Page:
There was a truce between the French and English at Boulogne according to a treaty made between Edward VI of England and Francis I of France in March 1547. In June 1547, an international dispute arose over a wall the English were building at the harbour. The French claimed it was a new fortification in breach of truce under the Treaty of Camp, while the English maintained that it was merely a sea wall to protect the haven. In the diplomacy, this dispute was connected with arguments over English and French intentions and intervention at St Andrews Castle in Scotland. In the summer of 1548, the French observed the mole was provided with a flanker and cannon; the English insisted it was merely to protect the workmen. French ships fired at it and the English returned fire. Edward Seymour, 1st Duke of Somerset told François van der Delft that the French were constructing forts at Boulogne in contravention of treaty in September 1548; in December the French managed to destroy two new outposts the English were building, and another fort nearer to Guînes and Calais called Fort Fiennes.
A major attempt on Boulogne by the French was repulsed in May 1549. The Imperial ambassador, Simon Renard, reported a failed assault on the fort at Boulemberg, or Mount Lambert. The French leader, Gaspard II de Coligny, sieur de Châtillon, a nephew of the Constable of France, set ladders against the fort at 2:00am but the alarm was sounded by members of the garrison who he believed he had successfully bribed. 200 French were killed. The English suspected treachery as four guns blew up on their first firing and around seventy men were absent without leave. The womenfolk in the fort were said to have saved the day. Some laughed at Châtillon, saying he had made his scaling ladders too short, although the action was well-conceived as the fort was crucial to the defence of the town. Moreover, the action was said to be in breach of treaty.
Edward VI recorded this night assault in his chronicle, with a failed attempt to burn the ships in the harbour. In the summer, Coligny bombarded the pier with a battery of 20,000 shot, and blockaded the mouth of the haven with artillery. The English overran this artillery position and the French set up another which was less commanding. An attempt to foul the harbour with a hulk laden with stones also failed to incovenience the English garrison.
Although by the Treaty of Camp, the English had agreed to evacuate Boulogne in 1554, the town was returned to France in 1550 under the Treaty of Boulogne which also concluded the war of Rough Wooing in Scotland. Simon Renard reported that the English captain accepted his order to surrender from the Privy Council with a sigh. Henry II of France formally entered the town on 16 May 1550. He stayed three days and visited the forts of the Boulemberg, Ambleteuse, the Tower of Ardres, the Great Fort and Fort Châtillon (also called Châtillon's garden). He was impressed with some of these recent fortification works and also with the English scheme for bringing freshwater to the town. Henry II determined to continue building the English star fort at Ambleteuse and the neighbouring work at Blackness. The French also admired the mole, which they called 'la Dunette,' and when completed Henry II compared it to a Roman work. The Basilica of Notre-Dame de Boulogne, destroyed or badly damaged by the English, was to be rebuilt, Henry II gave the church a silver statue of Our Lady, and other nobles subscribed money.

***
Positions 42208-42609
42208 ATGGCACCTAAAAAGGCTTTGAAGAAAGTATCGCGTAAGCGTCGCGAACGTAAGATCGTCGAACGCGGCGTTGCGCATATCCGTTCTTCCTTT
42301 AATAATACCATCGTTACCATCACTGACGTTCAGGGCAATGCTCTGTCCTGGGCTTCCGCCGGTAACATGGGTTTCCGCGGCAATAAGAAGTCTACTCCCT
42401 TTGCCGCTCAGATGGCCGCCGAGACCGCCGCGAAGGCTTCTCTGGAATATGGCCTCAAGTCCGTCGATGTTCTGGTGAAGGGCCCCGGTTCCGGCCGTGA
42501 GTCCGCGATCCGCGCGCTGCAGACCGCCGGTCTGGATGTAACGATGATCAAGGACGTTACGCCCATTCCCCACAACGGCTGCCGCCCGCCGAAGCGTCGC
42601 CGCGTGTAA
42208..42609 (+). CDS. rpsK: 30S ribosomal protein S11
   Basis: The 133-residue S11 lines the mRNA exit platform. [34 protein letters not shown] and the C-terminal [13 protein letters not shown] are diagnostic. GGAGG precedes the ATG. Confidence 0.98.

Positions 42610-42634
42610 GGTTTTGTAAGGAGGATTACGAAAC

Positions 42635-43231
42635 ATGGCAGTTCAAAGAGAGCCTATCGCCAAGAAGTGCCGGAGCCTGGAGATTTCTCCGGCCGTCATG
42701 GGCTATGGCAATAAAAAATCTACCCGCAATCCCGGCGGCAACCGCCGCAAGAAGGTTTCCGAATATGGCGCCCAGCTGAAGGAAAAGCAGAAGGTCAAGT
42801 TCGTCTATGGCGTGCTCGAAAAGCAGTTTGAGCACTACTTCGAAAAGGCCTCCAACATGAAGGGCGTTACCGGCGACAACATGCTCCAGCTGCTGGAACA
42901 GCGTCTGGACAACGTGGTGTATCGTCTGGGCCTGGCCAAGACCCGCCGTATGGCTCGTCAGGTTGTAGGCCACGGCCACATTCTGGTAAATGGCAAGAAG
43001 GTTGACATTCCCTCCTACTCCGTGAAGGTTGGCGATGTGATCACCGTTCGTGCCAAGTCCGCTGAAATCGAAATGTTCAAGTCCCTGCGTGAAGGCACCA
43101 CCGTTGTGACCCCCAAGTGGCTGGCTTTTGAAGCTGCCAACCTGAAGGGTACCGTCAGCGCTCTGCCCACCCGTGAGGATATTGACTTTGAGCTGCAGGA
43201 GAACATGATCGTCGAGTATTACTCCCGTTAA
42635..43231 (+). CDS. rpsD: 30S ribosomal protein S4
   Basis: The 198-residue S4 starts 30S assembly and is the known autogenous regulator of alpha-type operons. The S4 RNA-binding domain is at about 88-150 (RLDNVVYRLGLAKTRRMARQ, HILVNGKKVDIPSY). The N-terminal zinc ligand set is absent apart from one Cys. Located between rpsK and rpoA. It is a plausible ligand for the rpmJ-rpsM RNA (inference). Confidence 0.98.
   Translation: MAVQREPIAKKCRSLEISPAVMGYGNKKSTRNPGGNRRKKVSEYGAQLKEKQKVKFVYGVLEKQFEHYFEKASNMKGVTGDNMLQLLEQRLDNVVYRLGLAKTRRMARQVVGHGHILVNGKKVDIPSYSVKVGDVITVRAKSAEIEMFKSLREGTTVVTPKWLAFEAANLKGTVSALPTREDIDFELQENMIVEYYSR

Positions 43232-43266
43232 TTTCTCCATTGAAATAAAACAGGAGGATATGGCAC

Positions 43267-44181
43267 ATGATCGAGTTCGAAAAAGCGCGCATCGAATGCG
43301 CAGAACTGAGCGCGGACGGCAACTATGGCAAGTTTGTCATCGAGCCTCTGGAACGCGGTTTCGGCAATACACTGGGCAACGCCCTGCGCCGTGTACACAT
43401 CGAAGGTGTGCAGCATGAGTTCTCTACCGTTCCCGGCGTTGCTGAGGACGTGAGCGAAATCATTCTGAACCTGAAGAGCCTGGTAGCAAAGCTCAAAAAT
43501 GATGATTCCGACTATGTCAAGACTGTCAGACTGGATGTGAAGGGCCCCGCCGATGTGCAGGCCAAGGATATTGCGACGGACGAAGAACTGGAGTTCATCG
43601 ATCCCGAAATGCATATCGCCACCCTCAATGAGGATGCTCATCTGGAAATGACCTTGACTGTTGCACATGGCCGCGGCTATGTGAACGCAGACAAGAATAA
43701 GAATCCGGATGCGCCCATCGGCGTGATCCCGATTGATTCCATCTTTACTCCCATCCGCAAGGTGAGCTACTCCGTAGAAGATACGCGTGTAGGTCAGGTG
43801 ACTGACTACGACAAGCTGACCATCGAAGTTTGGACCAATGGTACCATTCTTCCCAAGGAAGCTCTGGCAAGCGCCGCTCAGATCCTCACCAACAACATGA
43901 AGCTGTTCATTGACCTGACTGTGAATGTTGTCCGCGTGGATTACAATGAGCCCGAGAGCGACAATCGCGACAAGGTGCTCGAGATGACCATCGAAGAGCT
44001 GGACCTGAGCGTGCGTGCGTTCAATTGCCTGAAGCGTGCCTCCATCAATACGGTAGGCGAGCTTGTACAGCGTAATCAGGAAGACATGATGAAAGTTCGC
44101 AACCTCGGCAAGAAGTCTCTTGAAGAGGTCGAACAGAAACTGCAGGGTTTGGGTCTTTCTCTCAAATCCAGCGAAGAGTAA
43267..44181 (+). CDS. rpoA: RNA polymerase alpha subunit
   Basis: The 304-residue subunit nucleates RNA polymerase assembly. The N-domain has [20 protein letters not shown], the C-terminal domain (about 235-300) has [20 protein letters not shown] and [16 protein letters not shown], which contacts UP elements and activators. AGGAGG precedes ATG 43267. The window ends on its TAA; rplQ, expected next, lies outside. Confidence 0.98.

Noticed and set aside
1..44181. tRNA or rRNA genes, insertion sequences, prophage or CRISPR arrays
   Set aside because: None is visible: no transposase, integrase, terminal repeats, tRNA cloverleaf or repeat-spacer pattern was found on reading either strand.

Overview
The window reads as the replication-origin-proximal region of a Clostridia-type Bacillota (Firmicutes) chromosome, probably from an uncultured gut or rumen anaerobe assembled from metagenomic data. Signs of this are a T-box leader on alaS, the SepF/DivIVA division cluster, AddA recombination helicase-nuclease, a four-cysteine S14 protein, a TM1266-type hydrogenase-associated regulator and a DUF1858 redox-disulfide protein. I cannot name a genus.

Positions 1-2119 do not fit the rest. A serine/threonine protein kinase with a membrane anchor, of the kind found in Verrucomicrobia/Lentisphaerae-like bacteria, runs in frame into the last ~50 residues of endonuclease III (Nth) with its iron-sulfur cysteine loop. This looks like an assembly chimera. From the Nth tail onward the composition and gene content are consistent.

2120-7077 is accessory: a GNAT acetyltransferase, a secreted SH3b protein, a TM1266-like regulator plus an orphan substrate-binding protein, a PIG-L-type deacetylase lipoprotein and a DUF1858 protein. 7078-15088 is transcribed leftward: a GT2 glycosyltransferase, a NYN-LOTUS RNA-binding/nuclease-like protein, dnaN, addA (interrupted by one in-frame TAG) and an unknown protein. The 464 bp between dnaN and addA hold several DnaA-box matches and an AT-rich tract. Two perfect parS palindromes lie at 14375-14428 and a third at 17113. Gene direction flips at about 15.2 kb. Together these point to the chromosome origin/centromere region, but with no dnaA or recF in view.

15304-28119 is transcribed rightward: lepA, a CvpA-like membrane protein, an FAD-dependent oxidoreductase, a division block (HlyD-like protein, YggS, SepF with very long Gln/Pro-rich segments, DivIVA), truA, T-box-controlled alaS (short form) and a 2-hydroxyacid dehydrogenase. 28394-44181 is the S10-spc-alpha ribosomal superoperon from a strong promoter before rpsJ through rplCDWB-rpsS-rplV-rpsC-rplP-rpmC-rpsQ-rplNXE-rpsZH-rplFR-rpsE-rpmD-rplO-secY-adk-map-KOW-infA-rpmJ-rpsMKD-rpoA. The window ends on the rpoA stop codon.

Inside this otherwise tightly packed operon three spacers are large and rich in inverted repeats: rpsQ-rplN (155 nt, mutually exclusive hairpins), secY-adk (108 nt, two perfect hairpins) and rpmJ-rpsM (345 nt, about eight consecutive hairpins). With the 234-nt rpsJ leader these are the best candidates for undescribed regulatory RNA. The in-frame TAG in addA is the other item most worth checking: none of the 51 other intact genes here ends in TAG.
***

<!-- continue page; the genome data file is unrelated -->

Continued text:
In popular media
The First Siege of Boulogne was depicted in the 4th season of the television series The Tudors.
- Colvin, Howard, ed., The History of the King's Works, vol. 3 part 1, HMSO (1975), 383-393.
- John Ponet, Treatise on Political Power, Chap. IV (1556).
- Scarisbrick, Henry VIII, 395–396.
- Phillips, "Testing the 'Mystery'", 47; Scarisbrick, Henry VIII, 396–397.
- Elton, England Under the Tudors, 195; Phillips, "Testing the 'Mystery'", 47, 51–52; Scarisbrick, Henry VIII, 397.
- Arnold, Renaissance at War, 180; Phillips, "Testing the 'Mystery'", 48–50.
- Colvin, Howard, ed., History of the King's Works, vol. 3 part 1, (1975) 383-393.
- Calendar State Papers Spanish, vol. 9 (1912), 274 & note.
- History of the King's Works, vol. 3 part 1 (1975), 392 citing Letters & Papers Henry VIII, vol. 20 part 1, nos. 121, 925.
- Starkey, David, ed., Inventory of Henry VIII, vol. 1, Society of Antiquaries (1998), 132, no. 6170-6188.
- Jordan, W. K., ed., The Chronicle and Political Papers of Edward VI, George Allen & Unwin, (1966), 21-22.
- Calendar of State Papers Foreign Edward VI, (1861), 10, noted only; see Foedera, vol. 15, (1725), 135, Latin.
- Calendar of State Papers Spanish, vol. 9 (1912), 505-6, 511, 513, 522.
- Calendar State Papers Foreign, Edward VI, (1861), 352, Calais Papers 10 August 15498.
- Calendar State Papers Spanish, vol. 9 (1912), 291, 326.
- Calendar State Papers Spanish, vol. 9 (1912), 373, 376-377.
- Jordan, W. K., ed., The Chronicle and Political Papers of Edward VI, George Allen & Unwin, (1966),12, 16.
- de Rosny, A., Mémoires de la societé académique de Boulogne vol. 27, 'Documents inédits, concernant les sièges de Boulogne, 1548-1549' (1912), 533: quoted HKW (1975), 390.
- Calendar State Papers Spanish, vol. 10, (1914) 92-93, 24 May 1550.
- Arnold, Thomas F. The Renaissance at War. Smithsonian History of Warfare, edited by John Keegan. New York: Smithsonian Books / Collins, 2006. ISBN 0-06-089195-5.
- Elton, G. R. England Under the Tudors. A History of England, edited by Felipe Fernández-Armesto. London: The Folio Society, 1997.
- Phillips, Gervase. "Testing the 'Mystery of the English'". MHQ: The Quarterly Journal of Military History 19, no. 3 (Spring 2007): 44–54. ISSN 1040-5992.
- Scarisbrick, J. J. Henry VIII. London: The Folio Society, 2004.
|Wikimedia Commons has media related to Italian Wars.|